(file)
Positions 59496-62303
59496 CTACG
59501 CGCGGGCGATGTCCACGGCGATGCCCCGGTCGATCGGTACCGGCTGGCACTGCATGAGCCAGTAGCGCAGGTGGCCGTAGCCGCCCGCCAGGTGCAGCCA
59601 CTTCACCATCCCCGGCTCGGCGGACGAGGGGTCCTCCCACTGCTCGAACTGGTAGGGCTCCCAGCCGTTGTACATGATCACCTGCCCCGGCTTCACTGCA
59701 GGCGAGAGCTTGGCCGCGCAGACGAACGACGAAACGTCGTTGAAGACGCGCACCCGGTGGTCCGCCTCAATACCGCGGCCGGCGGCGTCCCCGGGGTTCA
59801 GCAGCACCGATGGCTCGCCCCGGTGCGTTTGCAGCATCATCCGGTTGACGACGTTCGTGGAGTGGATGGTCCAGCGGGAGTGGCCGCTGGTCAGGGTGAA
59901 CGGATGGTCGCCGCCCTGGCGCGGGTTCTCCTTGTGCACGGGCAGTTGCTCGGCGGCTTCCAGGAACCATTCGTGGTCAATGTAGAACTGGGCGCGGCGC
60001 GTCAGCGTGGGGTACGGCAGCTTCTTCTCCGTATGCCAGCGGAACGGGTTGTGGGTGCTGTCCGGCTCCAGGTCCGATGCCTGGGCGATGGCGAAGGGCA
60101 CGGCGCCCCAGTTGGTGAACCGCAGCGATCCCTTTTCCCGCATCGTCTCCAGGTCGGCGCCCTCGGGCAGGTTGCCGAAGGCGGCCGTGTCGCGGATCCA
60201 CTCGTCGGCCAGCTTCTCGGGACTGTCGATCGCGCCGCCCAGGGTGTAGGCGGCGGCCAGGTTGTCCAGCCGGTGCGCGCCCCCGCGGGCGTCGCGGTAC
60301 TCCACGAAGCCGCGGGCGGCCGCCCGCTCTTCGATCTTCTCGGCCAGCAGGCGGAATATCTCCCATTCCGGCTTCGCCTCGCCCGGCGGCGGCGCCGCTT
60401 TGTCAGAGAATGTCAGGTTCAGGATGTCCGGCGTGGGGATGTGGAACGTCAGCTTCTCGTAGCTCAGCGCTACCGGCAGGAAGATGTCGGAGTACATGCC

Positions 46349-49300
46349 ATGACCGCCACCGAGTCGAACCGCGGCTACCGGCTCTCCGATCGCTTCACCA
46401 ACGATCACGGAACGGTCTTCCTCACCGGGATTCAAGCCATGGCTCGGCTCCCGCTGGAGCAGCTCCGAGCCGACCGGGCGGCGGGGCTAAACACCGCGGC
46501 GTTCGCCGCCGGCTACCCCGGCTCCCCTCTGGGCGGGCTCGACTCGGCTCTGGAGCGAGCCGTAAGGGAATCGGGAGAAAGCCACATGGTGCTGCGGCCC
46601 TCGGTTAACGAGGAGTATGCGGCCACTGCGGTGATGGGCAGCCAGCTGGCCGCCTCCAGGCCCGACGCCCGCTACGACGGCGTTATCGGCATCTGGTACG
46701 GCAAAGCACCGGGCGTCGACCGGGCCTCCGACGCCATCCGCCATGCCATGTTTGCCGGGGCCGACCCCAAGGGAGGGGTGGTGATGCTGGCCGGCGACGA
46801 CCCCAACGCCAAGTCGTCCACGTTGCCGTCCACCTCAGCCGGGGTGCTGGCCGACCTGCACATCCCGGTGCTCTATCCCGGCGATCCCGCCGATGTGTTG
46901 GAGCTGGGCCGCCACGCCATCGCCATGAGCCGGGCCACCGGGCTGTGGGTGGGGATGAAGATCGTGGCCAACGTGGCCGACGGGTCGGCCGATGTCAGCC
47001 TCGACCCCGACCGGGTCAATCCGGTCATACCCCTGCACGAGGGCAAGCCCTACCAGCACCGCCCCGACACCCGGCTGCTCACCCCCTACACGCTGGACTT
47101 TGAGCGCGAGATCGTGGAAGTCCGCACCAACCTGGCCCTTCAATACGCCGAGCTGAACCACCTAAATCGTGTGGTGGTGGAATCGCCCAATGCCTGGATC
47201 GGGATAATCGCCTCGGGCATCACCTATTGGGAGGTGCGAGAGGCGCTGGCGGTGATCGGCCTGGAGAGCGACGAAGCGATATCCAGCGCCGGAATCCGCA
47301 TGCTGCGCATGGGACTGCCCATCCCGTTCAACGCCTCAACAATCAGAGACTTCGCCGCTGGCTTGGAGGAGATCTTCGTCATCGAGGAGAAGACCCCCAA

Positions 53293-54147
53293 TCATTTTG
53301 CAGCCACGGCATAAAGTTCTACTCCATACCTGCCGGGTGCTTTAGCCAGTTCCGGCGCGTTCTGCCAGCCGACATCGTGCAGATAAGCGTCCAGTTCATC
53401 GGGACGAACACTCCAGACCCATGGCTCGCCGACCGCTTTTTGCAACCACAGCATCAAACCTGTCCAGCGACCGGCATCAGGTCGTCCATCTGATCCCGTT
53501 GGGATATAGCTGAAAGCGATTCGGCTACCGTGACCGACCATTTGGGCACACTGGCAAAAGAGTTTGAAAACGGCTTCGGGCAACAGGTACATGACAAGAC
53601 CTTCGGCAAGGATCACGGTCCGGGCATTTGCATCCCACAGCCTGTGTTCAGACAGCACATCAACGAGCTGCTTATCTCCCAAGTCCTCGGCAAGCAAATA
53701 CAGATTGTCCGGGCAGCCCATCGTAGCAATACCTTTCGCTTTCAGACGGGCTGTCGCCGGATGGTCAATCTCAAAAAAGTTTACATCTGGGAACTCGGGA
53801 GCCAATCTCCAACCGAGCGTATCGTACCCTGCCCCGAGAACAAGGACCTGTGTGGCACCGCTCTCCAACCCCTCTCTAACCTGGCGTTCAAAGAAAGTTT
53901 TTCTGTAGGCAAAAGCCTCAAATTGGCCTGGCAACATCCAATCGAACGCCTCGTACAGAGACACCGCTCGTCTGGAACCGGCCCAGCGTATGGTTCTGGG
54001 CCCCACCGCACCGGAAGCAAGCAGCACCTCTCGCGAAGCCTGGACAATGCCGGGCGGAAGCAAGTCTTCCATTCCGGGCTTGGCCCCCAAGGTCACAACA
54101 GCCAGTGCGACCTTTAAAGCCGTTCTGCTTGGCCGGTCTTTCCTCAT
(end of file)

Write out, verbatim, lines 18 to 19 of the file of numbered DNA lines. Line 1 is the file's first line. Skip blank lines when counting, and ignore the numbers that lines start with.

46701 GCAAAGCACCGGGCGTCGACCGGGCCTCCGACGCCATCCGCCATGCCATGTTTGCCGGGGCCGACCCCAAGGGAGGGGTGGTGATGCTGGCCGGCGACGA
46801 CCCCAACGCCAAGTCGTCCACGTTGCCGTCCACCTCAGCCGGGGTGCTGGCCGACCTGCACATCCCGGTGCTCTATCCCGGCGATCCCGCCGATGTGTTG